JOURNALIST:

There is still a problem with wages though isn’t there? That people who are working aren’t seeing a lift in wages while they’re seeing inflation beginning to creep up – isn’t that part of the reason that they’re actually feeling so unhappy with things at the moment?

PRIME MINISTER:

Well, wages, you know, the answer to low wages growth is stronger economic growth. Because, I mean Phil Lowe said this the other day, the Governor of the Reserve Bank, you get more, you have stronger economic growth, more investment. We’re already starting to see that, the last national account numbers were very good as you know, and you get more demand for labour and you see wage increases following as a result. That is the key.

We have, unemployment is now at the lowest level it has been since January 2013. Now, you know, I said in the election campaign, that you all enjoyed so much, eight weeks of fun, I said we were all about delivering jobs and growth – well it was a slogan then, it’s an outcome now.

JOURNALIST:

Prime Minister, this was expected to be a tough week for the government – how did you feel coming into it compared to how you feel now?

PRIME MINISTER:

I am always calm and collected about these interesting parliamentary challenges but I must say it was very good to see Barnaby Joyce when he arrived on Wednesday.

JOURNALIST:

Prime Minister, just one question on the citizenship crisis-

PRIME MINISTER:

Yep, sure.

JOURNALIST:

How disappointing is it for you and how damaging will it be for you to not get that sorted before Christmas?

PRIME MINISTER:

Well, the issue is well underway to being sorted out actually.

Look, it was very disappointing that Labor is continuing to run this protection racket for people on its side that clearly should be referred to the High Court. Bill Shorten’s position has been so inconsistent. You know, he said for months and months, ‘no problems on our side, we’ve got perfect vetting systems’. He gave ‘rolled-gold guarantees’ I think was one of the terms he used, he was so confident.

And of course from our side, people fessed up – Barnaby, Fiona Nash, John Alexander, Stephen Parry. You know, they either went to the High Court, in Barnaby’s case and Fiona’s case. They went there and they lost. And then Barnaby went off to a by-election and he won it and he’s back. John Alexander just said, ‘Right, I can’t satisfy myself that I am not a dual citizen’, although he didn’t think he was, he’s gone off to a by-election.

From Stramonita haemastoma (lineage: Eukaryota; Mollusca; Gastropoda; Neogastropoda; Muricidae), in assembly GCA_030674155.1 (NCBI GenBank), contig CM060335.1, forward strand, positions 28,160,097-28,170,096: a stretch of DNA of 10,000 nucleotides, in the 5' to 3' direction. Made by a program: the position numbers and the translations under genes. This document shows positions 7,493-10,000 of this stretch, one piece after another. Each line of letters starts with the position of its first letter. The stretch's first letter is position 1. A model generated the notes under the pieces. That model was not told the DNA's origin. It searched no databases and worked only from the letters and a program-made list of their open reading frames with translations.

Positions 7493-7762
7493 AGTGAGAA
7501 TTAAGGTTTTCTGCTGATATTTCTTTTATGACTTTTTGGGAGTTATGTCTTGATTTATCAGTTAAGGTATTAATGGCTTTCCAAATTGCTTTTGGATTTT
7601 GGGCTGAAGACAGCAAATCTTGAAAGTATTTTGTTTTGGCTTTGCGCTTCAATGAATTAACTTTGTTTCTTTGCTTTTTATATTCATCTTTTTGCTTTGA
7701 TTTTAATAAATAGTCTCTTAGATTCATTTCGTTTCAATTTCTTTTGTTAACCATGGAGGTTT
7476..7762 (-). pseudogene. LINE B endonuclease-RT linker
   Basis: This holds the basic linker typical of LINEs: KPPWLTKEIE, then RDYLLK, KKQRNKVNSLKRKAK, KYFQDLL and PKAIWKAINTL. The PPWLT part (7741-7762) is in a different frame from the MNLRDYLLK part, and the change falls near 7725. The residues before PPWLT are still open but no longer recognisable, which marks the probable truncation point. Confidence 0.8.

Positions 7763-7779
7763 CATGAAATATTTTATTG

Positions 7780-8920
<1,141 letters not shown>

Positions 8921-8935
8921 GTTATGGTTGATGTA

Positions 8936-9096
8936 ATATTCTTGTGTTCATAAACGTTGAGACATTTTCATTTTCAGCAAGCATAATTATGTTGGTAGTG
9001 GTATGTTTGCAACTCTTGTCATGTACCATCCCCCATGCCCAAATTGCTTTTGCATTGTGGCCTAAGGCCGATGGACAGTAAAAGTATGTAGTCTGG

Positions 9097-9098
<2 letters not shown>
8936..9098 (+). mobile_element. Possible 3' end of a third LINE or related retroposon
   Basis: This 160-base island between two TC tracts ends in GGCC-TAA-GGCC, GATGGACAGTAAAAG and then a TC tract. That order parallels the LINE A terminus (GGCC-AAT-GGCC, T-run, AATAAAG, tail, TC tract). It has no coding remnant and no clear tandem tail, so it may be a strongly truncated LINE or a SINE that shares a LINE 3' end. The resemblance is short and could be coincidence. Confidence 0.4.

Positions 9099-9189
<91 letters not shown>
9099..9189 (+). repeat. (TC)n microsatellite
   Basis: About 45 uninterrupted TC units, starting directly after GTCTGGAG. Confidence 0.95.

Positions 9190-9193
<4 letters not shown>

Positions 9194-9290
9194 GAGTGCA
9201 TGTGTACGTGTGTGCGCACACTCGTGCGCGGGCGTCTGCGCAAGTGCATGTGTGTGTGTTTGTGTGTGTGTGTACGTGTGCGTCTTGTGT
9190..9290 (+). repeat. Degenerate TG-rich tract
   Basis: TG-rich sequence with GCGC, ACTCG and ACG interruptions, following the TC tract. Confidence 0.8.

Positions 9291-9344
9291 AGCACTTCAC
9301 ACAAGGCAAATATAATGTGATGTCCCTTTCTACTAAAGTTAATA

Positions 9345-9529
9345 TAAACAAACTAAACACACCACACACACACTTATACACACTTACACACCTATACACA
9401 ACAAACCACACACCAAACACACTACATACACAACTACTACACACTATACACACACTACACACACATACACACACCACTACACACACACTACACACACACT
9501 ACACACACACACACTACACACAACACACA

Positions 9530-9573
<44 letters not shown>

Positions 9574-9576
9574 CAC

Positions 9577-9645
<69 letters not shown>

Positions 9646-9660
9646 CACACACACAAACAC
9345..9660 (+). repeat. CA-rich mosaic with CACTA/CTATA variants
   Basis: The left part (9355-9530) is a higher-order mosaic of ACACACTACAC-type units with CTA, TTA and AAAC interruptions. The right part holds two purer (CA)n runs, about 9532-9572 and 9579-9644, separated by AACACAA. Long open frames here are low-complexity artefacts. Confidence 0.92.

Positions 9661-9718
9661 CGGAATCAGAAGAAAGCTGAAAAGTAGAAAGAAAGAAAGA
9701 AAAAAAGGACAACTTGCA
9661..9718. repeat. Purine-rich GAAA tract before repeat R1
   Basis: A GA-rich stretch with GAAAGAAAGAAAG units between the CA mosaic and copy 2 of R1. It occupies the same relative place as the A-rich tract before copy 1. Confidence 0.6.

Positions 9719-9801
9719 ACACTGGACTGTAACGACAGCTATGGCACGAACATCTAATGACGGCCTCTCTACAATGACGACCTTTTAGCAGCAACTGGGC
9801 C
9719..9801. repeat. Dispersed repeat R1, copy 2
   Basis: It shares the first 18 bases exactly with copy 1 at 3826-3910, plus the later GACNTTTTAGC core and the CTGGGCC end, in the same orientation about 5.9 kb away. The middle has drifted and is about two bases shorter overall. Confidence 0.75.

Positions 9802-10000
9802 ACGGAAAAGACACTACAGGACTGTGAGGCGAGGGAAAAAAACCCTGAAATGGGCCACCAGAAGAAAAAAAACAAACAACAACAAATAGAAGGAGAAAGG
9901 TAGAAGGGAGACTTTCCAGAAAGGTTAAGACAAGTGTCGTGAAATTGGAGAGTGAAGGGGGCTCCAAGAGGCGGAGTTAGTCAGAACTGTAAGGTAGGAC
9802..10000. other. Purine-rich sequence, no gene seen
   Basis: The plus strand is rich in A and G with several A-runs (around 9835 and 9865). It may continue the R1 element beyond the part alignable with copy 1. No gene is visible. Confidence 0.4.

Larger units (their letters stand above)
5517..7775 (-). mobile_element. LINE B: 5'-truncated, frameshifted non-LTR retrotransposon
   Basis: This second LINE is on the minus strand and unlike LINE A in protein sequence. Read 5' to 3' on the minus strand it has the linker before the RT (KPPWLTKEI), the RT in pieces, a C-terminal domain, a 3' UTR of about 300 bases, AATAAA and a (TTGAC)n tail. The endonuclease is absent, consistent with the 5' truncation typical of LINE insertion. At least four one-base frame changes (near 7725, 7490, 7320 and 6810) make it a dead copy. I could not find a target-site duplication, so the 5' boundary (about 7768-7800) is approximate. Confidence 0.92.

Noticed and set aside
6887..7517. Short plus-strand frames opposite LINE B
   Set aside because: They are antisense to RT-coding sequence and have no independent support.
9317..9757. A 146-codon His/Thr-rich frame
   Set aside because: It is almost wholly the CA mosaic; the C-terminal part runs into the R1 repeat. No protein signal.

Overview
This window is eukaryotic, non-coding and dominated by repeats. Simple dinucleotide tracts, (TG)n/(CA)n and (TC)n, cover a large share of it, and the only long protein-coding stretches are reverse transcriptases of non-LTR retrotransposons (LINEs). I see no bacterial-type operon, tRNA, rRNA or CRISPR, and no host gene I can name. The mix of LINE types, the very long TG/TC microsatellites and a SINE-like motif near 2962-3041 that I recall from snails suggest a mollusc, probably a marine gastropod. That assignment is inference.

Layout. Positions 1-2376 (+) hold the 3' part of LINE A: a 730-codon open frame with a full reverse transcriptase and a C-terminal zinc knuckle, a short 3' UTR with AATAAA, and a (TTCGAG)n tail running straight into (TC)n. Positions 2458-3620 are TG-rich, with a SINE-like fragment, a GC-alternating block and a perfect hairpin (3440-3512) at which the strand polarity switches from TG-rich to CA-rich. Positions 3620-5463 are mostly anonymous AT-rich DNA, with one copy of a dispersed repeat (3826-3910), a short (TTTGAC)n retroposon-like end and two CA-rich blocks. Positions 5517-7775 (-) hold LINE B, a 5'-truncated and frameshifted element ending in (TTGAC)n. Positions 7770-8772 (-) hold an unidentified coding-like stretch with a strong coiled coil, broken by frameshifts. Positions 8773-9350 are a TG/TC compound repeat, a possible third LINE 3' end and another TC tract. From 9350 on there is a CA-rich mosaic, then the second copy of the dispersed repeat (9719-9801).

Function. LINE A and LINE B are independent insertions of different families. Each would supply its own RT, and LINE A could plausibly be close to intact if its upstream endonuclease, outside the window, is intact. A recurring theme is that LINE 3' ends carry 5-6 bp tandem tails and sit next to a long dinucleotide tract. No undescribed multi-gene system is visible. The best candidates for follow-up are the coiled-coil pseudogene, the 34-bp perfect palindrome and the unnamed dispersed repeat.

On Labor’s side they have still got sitting in the House of Representatives David Feeney and Susan Lamb both of whom are UK citizens now. Right now. They’ve got a number of people, Josh Wilson and Justine Keay who were on their own admission British citizens at the time they nominated. Bill Shorten won’t refer them to the High Court but Katy Gallagher, the Senator who is in exactly the same position as Wilson and Keay has been referred to the High Court.

So I think in practical terms, Feeney has obviously been referred - but he’s a UK citizen, truthfully he just should resign now – they haven’t referred Lamb, but as for Keay and Wilson, their fate will be determined by the Gallagher case because the facts are essentially the same. If Katy Gallagher is successful then they will rest easy. If she is unsuccessful then they will have to resign. I think it has been a colossal failure of leadership on Bill Shorten’s part and the contrast is in the Coalition, the people with the problems fessed up and either went to court or resigned.

JOURNALIST:

One quick follow up Prime Minister – will the Nationals retain their numbers in Cabinet, or the fact that Jim Molan replaces Fiona Nash change the equation?

PRIME MINISTER:

Well, look, all of those matters are covered by the Coalition agreement and we discuss those within the Coalition. It is a very strong partnership. You should’ve been there on Saturday night at Tamworth. It was a great win. Huge win for Barnaby. Great win for the Nationals. But it was so inspiring to see Young Libs and Young Nats working well together and a lot of those Young Nats are now back down in Bennelong supporting John Alexander.

Thanks very much.

[ENDS]